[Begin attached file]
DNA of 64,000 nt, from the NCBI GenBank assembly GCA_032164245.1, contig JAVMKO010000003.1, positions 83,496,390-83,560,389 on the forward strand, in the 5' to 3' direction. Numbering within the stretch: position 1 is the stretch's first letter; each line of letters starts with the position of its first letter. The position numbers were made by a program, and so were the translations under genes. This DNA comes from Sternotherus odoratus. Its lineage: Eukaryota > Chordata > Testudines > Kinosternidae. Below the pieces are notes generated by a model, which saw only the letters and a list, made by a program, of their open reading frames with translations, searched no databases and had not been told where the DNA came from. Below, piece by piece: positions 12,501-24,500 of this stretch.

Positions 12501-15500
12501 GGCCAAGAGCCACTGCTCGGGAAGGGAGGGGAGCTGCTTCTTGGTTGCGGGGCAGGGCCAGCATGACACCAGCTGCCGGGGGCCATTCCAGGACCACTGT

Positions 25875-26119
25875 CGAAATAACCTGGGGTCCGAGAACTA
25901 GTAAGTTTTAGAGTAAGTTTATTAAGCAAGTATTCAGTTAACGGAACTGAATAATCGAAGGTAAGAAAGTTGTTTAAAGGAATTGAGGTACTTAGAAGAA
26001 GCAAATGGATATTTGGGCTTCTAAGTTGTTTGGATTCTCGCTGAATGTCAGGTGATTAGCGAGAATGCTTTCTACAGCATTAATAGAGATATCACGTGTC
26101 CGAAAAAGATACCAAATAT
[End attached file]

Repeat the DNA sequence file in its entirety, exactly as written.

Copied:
DNA of 64,000 nt, from the NCBI GenBank assembly GCA_032164245.1, contig JAVMKO010000003.1, positions 83,496,390-83,560,389 on the forward strand, in the 5' to 3' direction. Numbering within the stretch: position 1 is the stretch's first letter; each line of letters starts with the position of its first letter. The position numbers were made by a program, and so were the translations under genes. This DNA comes from Sternotherus odoratus. Its lineage: Eukaryota > Chordata > Testudines > Kinosternidae. Below the pieces are notes generated by a model, which saw only the letters and a list, made by a program, of their open reading frames with translations, searched no databases and had not been told where the DNA came from. Below, piece by piece: positions 12,501-24,500 of this stretch.

Positions 12501-15500
12501 GGCCAAGAGCCACTGCTCGGGAAGGGAGGGGAGCTGCTTCTTGGTTGCGGGGCAGGGCCAGCATGACACCAGCTGCCGGGGGCCATTCCAGGACCACTGT

Positions 25875-26119
25875 CGAAATAACCTGGGGTCCGAGAACTA
25901 GTAAGTTTTAGAGTAAGTTTATTAAGCAAGTATTCAGTTAACGGAACTGAATAATCGAAGGTAAGAAAGTTGTTTAAAGGAATTGAGGTACTTAGAAGAA
26001 GCAAATGGATATTTGGGCTTCTAAGTTGTTTGGATTCTCGCTGAATGTCAGGTGATTAGCGAGAATGCTTTCTACAGCATTAATAGAGATATCACGTGTC
26101 CGAAAAAGATACCAAATAT